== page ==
The carrier flies an all-Boeing mainline fleet.

Icelandair Boeing 767
Photo: Tom Boon | Simple Flying

While somewhat isolated from mainland Europe, the county of Iceland is very well connected in terms of its air routes. Indeed, its location in the middle of the North Atlantic Ocean means it can easily serve Europe and North America, with Icelandair being a key proponent of this strategy. Let’s take a look at its fleet.

Boeing 737 MAX aircraft

Data from shows that, alongside five De Havilland Canada Dash 8s from Flugfélag Íslands that operate regional services, Icelandair’s mainline fleet consists of 41 jet-powered aircraft. Just under 40% of these are planes from the Boeing 737 MAX family, with 16 examples present across two different variants.

The dominant force in this regard is the Boeing 737 MAX 8 variant, of which Icelandair presently has 12 examples at its disposal. 10 of these are currently listed as being active by ch-aviation (with the other pair in storage), and they have an average age of just 4.1 years old. Icelandair also has three more of these next-generation narrowbodies, which have 160 seats across two classes, on order.

Icelandair Boeing 737 MAX

Photo: Markus Mainka/Shutterstock

The Icelandic flag carrier also has four examples of the slightly larger Boeing 737 MAX 9 in its present fleet. These are even younger than the MAX 8s, clocking in at just 3.4 years old on average, although no more are on order. Their size is reflected in their capacity, which allows them to seat 178 passengers across two classes.

Golden oldies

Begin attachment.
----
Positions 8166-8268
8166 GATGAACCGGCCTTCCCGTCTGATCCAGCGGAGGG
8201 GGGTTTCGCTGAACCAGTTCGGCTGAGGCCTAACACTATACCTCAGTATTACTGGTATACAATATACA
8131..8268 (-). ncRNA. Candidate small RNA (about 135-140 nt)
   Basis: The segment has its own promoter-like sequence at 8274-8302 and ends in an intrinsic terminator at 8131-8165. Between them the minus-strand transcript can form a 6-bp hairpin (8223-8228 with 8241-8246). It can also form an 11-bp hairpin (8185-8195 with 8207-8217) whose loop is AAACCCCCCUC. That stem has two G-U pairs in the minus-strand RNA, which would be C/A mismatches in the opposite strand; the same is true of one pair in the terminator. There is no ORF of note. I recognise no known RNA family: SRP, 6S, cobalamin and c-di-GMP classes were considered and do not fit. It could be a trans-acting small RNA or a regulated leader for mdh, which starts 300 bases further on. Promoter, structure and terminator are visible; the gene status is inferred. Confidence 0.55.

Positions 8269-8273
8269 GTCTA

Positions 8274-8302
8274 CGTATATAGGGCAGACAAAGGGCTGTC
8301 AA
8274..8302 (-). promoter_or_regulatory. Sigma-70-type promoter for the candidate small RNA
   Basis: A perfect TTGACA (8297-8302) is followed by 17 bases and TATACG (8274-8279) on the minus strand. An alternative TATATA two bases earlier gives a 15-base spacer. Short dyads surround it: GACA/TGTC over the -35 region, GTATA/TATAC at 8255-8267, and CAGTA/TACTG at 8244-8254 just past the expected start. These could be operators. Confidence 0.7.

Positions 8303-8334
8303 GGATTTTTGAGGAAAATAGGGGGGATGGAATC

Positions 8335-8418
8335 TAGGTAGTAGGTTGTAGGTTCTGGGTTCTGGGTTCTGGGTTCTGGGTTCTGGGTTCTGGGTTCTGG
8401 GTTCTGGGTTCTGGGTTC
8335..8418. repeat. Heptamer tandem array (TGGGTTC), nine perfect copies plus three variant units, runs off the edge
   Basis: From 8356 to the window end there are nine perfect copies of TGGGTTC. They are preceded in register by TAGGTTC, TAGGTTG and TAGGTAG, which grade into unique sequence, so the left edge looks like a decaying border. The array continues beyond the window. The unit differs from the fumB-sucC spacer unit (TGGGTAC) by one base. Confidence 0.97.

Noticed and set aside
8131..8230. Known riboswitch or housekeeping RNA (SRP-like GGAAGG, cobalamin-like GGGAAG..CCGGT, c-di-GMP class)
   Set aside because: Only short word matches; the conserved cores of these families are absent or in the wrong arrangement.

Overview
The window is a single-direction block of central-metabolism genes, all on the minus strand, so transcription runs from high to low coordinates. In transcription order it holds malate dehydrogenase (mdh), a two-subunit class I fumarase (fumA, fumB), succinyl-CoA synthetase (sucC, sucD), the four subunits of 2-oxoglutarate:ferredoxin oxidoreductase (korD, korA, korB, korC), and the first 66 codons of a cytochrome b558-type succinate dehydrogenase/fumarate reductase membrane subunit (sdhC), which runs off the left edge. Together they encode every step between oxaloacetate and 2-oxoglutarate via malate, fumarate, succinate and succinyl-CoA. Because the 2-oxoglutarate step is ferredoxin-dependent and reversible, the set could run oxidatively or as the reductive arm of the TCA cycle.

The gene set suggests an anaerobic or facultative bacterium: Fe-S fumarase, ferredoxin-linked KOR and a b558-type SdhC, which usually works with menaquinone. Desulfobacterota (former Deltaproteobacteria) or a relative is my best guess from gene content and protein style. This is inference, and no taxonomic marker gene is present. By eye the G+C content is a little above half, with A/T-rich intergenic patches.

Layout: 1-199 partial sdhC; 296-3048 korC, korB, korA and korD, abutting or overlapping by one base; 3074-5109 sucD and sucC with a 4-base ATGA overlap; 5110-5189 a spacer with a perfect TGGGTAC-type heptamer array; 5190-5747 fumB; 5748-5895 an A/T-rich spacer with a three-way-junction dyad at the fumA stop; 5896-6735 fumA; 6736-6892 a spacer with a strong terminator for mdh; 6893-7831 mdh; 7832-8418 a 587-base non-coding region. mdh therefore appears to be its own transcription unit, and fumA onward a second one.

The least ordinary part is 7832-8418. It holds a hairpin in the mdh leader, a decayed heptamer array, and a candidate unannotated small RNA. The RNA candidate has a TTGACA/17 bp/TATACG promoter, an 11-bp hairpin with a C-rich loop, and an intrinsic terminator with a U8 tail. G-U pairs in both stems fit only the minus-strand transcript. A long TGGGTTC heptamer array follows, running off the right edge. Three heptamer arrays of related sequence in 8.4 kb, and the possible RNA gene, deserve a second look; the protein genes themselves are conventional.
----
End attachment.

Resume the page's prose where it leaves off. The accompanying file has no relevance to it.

As it happens, the Boeing 737 MAX series isn’t the only one of the US manufacturer’s narrowbody families that Icelandair deploys. Indeed, the national airline also has close ties to the 757, operating 20 examples in total. Two of these are cargo aircraft, and come in the form of one Boeing 757-200PCF and one 757-200PF.

Moving onto passenger-carrying 757s, the 757-200 is by far the most numerous at Icelandair. Indeed, the carrier has 16 examples of the type at its disposal, and, historically, it has flown another 17. However, with a considerable average age of 25.3 years old, Icelandair is beginning to consider how it might replace these jets. Most are configured to seat 183/184 passengers across two classes.

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Icelandair Boeing 757-300

Photo: Tom Boon | Simple Flying

As pictured above, Icelandair is also a rare operator of the stretched Boeing 757-300 variant, lovingly dubbed the ‘flying pencil’ by many avgeeks due to its long and thin design. The pair, of which one is active and the other is undergoing maintenance, have an average age of 22.1 years old, and have 225 seats across two classes.

Icelandair’s only widebodies

Icelandair’s other five aircraft are its only widebodies, and, as pictured at the top of the article, they come in the form of the Boeing 767 family. Much like the national airline’s cohort of 757s, two of its 767s are cargo-carrying aircraft, and they specifically belong to the 767-300ER(BCF) variant. Their average age is 25 years old.

Meanwhile, Icelandair’s three passenger-carrying examples of the Boeing 767-300ER are slightly younger, at 23.7 years old on average. Two are presently listed by ch-aviation as being active, while the third is undergoing maintenance. Historically speaking, the Icelandic flag carrier has operated another six examples of this twin-engine widebody, which it configures with 262 seats across two classes.

What do you make of Icelandair’s present fleet? How many of its aircraft have you flown on? Let us know your thoughts and experiences in the comments!



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